the science of evidence
Last week, you evaluated on-scene analysis and documentation. This week, the focus will shift to the scientific processes accomplished within the crime laboratory. In addition to the scientific processes, it is important to understand the standards applied to determine if the scientific process and its results can or should be admitted at trial. While science uses the peer review process to evaluate credibility, the courts also use case law to evaluate the standards for forensic science.
Prior to beginning work on this assignment, please review the following:
- From the text:
- Chapter 5: Forensic Toxicology
- Chapter10: Blood and Other Biological Fluids
- Chapter 11: DNA Analysis
- The articles:
- Surrogate Testimony After Williams: A New Answer to the Question of Who May Testify Regarding the Contents of a Laboratory Report
- What Happens If Autopsy Reports Are Found Testimonial?: The Next Steps to Ensure the Admissibility of These Critical Documents in Criminal Trials
- To Analyse a Trace or Not? Evaluating the Decision-Making Process in the Criminal Investigation
- Examining the Role of Science in the Courtroom: Admissibility and Reliability of Forensic Science in the Courtroom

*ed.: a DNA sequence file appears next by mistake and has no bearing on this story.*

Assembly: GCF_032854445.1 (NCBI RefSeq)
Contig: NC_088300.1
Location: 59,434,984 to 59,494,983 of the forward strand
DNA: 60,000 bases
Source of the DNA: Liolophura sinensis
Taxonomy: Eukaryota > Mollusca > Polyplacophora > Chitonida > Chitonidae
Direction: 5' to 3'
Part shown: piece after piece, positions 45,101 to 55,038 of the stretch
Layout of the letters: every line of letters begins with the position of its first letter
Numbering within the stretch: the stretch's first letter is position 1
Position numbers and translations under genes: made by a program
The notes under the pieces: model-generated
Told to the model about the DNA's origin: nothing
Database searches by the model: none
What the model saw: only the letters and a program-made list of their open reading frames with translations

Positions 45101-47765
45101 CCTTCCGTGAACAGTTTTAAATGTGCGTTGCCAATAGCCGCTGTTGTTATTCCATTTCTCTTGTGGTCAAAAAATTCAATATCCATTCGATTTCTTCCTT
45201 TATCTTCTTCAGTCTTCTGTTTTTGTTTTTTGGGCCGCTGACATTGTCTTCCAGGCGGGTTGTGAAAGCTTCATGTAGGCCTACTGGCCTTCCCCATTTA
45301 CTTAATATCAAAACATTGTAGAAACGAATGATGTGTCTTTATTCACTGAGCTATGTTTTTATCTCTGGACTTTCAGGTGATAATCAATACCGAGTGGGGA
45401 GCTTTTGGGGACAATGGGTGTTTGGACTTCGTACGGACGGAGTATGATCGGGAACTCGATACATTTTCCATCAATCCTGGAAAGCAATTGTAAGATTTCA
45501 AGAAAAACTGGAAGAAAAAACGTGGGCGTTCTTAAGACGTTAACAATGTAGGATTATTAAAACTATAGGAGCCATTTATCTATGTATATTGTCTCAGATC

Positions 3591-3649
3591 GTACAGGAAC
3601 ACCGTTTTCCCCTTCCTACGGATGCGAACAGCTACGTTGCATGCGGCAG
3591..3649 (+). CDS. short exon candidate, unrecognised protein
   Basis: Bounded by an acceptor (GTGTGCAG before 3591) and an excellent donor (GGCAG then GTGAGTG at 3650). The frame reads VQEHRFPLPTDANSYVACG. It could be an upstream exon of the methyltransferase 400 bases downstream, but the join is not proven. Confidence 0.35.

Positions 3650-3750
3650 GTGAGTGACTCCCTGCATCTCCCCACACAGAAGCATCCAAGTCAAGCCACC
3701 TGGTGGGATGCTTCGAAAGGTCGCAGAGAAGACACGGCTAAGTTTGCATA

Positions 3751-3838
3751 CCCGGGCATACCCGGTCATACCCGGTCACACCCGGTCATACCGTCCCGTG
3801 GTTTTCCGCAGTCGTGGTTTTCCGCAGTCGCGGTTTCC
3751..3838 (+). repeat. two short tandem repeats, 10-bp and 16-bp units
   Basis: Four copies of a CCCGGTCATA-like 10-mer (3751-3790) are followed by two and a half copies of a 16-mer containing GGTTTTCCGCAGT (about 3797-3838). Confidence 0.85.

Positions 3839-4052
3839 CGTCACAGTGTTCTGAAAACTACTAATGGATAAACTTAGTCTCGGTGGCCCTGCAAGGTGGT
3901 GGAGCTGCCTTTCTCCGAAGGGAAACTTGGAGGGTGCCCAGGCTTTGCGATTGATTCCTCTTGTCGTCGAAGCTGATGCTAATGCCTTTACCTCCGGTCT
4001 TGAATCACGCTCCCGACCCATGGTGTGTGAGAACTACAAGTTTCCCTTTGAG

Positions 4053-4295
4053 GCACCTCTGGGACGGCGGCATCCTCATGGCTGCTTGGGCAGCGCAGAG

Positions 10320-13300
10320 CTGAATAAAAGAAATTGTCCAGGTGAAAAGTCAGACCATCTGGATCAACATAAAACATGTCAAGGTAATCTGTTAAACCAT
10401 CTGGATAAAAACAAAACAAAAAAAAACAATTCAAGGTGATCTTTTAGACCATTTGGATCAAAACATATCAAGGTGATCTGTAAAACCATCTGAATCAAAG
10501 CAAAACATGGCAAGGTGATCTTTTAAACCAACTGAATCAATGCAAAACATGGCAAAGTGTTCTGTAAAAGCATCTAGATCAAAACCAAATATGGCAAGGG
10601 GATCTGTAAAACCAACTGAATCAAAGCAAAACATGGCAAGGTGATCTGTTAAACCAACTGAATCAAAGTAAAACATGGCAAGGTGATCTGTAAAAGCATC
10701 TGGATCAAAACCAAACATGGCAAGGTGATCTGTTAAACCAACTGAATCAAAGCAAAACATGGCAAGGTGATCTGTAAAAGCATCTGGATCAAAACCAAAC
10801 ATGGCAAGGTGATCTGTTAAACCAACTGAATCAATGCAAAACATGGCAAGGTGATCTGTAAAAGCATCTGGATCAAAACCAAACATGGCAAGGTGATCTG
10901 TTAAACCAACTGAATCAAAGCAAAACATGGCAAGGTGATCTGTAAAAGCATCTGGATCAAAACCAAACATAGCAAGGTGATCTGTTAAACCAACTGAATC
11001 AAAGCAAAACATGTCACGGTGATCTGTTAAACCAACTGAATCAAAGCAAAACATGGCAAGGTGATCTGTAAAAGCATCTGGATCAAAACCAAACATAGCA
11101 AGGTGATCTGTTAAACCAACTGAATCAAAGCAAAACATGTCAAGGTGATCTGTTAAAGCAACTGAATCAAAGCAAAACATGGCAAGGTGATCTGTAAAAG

- Testing the Testimonial Doctrine: The impact of Melendez-Diaz v. Massachusetts on State-level Criminal Prosecutions an Procedure
- The e-book Forensic Science Evidence: Can the Law Keep up with Science?
- From the video Forensic Science in Action: From Crime Scene to Courtroom: Segment 6. Forensics: Examination of the Victim03:25
- The video Duties of a Forensic Scientist in the Forensic Biology Lab shown above.
You must use at least three Scholarly, Peer-Reviewed, and Other Credible Sources (Links to an external site.) in addition to the course text.
You are also strongly encouraged to review the recommended sources, which may further support this assignment.
In your paper, address the following:
- Evaluate the evolution of forensic science, focusing on the types of scientific analysis conducted in crime laboratories.
- Explain how the changes in science and evidence processing over the last century have affected the criminal justice system.
- Describe at least four major types of scientific testing conducted by crime laboratories.
- Describe the evidentiary value of the four major testing processes identified.
- Analyze the current standards (based on case law) for admitting scientific evidence at trial, specifically addressing the four types of scientific testing identified in your paper.